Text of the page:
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Alzheimer's Disease Health Center

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Alzheimer's-Like Plaque Seen on Brain Scans After Head Trauma

But researchers don't know if these so-called 'amyloid deposits' persist long-term

WebMD News from HealthDay

By Denise Mann

HealthDay Reporter

MONDAY, Nov. 11 (HealthDay News) -- New research may help connect the dots between traumatic brain injury and the risk for memory and other brain-related problems later in life.

Brain imaging technology known as positron emission tomography (PET) shows that people who have had a traumatic brain injury develop so-called "plaques" in their brain like those seen in the brains of people with Alzheimer's disease, the most common type of dementia.

"Our research has shown, for the first time, that PET imaging can show amyloid deposits in the brain after head injury," said study author Dr. David Menon of the anesthesia division at the University of Cambridge, England. And these deposits can show up within hours of the blow to the head.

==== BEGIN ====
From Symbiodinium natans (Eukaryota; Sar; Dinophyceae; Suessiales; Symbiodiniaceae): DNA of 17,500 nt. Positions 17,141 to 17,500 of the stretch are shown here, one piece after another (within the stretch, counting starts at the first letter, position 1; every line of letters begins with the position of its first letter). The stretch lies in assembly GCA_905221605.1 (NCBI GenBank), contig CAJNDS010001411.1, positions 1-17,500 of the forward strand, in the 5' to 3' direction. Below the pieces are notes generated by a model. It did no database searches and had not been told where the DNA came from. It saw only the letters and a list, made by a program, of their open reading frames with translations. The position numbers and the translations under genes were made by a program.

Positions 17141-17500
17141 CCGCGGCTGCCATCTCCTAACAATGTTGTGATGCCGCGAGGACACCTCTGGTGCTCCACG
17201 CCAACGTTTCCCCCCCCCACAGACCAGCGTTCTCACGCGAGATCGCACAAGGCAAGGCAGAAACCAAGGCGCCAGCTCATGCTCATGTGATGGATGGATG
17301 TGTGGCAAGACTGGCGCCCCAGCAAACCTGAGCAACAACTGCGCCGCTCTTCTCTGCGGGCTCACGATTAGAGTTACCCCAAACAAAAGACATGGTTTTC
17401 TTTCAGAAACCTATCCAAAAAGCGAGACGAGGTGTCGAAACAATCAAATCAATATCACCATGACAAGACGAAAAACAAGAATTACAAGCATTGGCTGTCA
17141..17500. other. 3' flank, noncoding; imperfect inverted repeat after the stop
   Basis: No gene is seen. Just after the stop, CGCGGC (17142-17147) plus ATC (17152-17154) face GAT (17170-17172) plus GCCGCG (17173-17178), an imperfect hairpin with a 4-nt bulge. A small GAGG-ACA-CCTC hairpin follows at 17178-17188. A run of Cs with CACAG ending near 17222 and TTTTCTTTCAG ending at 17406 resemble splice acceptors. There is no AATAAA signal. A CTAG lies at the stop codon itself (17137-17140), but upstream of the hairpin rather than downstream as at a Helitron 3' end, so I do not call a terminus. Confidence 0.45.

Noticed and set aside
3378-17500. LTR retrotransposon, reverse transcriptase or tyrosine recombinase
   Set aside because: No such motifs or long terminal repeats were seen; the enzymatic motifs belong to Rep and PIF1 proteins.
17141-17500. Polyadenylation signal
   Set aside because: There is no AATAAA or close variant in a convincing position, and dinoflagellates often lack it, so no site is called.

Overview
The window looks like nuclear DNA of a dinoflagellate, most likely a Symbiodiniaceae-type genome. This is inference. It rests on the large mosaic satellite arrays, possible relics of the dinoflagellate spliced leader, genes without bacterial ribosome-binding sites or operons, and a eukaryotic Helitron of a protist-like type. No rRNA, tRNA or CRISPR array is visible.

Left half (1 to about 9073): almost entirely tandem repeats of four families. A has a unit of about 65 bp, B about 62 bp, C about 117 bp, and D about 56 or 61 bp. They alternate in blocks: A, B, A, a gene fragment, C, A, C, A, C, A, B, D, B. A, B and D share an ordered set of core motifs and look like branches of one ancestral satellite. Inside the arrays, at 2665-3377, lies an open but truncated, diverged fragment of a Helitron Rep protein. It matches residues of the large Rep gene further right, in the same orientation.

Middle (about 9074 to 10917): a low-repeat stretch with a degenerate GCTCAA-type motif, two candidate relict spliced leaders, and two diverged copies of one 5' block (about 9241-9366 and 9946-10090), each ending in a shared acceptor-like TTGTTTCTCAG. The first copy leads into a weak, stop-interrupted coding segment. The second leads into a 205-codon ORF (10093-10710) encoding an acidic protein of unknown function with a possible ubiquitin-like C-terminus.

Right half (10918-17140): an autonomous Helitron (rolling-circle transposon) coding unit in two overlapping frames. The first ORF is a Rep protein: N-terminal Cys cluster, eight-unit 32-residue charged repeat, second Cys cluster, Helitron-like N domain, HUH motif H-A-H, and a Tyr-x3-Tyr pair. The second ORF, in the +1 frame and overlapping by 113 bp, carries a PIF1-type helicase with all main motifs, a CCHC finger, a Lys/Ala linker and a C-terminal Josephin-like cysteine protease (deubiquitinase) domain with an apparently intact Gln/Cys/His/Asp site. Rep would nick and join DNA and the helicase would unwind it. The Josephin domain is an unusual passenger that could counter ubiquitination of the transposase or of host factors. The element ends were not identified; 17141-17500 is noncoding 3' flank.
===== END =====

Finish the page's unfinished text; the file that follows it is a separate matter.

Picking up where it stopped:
Previous studies have linked a history of head injury with higher odds of developing memory problems later in life, but it is too early to say that the head injury is the cause. "Patients can be imaged with PET to detect early amyloid deposition, and then followed up to see whether this early amyloid deposition resolves, whether it recurs, and how these processes relate to later cognitive [mental] decline," Menon said.

For this study, researchers used PET imaging to look at the brains of 15 people with traumatic brain injury and 11 healthy individuals with no history of brain trauma. The images were taken between one day and close to a year after the head injury.

The researchers also examined brain tissue samples taken from people who died after head injury and those who died of non-brain-related causes. The findings are published in the Nov. 11 online edition of JAMA Neurology.

The greater the blow to the head, the more amyloid plaque accumulation and dementia risk was seen, Menon said. Individuals most at risk may include those who also have a genetic predisposition to Alzheimer's disease, he said.

In recent years, former professional athletes who sustained head injuries and went on to develop such memory and mood problems have received a lot of media attention. But this study did not include athletes, just people with injuries severe enough to warrant admission to an intensive care unit. On average, they were in their 30s.

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